Grave is a way of speaking of what is to come, the laughing one in the corner.
Having been lost here I barely remember that last night.
Victory, I remember dreaming of you only when I was awake;
when I was asleep it was
all chase and taking apart limb by limb. I imagined cutting my hands off; I can see how to get the first one gone but then am stuck with how to rig the falling knife with my foot and a string. There is so much blood I fall over and always am embarrassed to be found still with one hand.
Give me dreams of what it is where they are. There is no other way to find ourselves living alongside time; they live alongside time when the lines are red.
We’re letting it go all over down there now—
I ended up watching the clouds pass. Close to life when coming out of sleep or going towards it. Sometimes you don’t have a choice, like when his father threw him into the deep end to teach him how to swim.
Someone said talking is a ritual to ward off helplessness. Anyone can tell you to stop where you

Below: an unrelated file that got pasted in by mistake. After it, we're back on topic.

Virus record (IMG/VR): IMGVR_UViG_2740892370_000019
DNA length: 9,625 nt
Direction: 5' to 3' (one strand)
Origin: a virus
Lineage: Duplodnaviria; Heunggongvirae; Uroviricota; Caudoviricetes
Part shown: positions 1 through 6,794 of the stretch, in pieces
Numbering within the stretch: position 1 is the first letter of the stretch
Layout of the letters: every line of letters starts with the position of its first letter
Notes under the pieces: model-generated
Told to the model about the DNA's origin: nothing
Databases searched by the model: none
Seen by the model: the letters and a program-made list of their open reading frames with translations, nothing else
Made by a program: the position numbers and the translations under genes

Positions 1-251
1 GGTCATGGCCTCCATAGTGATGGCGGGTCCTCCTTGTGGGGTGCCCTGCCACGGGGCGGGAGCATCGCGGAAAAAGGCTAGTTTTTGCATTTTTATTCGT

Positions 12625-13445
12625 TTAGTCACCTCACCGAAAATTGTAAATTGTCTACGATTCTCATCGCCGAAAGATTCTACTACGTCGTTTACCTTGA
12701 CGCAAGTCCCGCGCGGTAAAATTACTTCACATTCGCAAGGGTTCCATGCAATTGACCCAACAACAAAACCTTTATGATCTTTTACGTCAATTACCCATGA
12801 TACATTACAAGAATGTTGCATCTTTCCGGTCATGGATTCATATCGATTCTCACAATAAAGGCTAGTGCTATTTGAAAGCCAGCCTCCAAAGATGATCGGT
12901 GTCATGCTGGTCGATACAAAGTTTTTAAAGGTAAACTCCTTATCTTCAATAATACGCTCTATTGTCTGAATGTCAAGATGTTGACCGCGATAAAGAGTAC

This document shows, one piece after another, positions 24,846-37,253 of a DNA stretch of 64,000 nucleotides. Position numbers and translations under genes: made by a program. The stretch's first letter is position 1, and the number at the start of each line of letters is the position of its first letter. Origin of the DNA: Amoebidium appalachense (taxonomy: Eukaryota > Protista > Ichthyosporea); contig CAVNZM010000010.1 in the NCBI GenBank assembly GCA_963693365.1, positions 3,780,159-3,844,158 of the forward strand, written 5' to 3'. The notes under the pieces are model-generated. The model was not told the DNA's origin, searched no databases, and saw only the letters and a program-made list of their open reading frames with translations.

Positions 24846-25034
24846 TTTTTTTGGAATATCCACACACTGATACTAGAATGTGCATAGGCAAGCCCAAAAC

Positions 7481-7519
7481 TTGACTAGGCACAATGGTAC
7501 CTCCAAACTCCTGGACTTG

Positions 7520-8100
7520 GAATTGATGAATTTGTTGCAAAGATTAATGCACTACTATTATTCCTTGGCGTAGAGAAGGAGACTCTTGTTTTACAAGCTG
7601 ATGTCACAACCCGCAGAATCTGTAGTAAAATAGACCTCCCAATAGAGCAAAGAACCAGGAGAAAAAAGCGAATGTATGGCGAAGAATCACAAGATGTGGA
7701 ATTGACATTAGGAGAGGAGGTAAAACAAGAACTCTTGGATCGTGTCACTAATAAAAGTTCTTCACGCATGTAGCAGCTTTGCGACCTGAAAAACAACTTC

are, or let you fall to the curb. He ran over someone while driving a train, chased her with a shotgun through the woods, riddled the car thinking she was inside. Onward to the next town. You might
meet someone new, start your life over. No one will know what
how embarrassing it all was, you’ll be the new kid again. They won’t have to look past your envy,
her long blond hair hanging over
the wooden back of the chair,
know how you made it with your baby-sitter under the red tent of her bedsheets.
But tonight, it’s almost like we’re living here our sphere almost revolving.
She hasn’t found any one way. Tonight lying, just like alive, the grey over her; a heavy coat, an X-ray blanket.
Train us again,
we so many of us spend, forgetting, picking this or that. For survival we would need so much less with some needing more
so much of what we’ve thrown out.
Elizabeth Reddin’s prose poem Beyond Hope was serialized in the Brooklyn Rail, and can be found on the website. She lives in Brooklyn.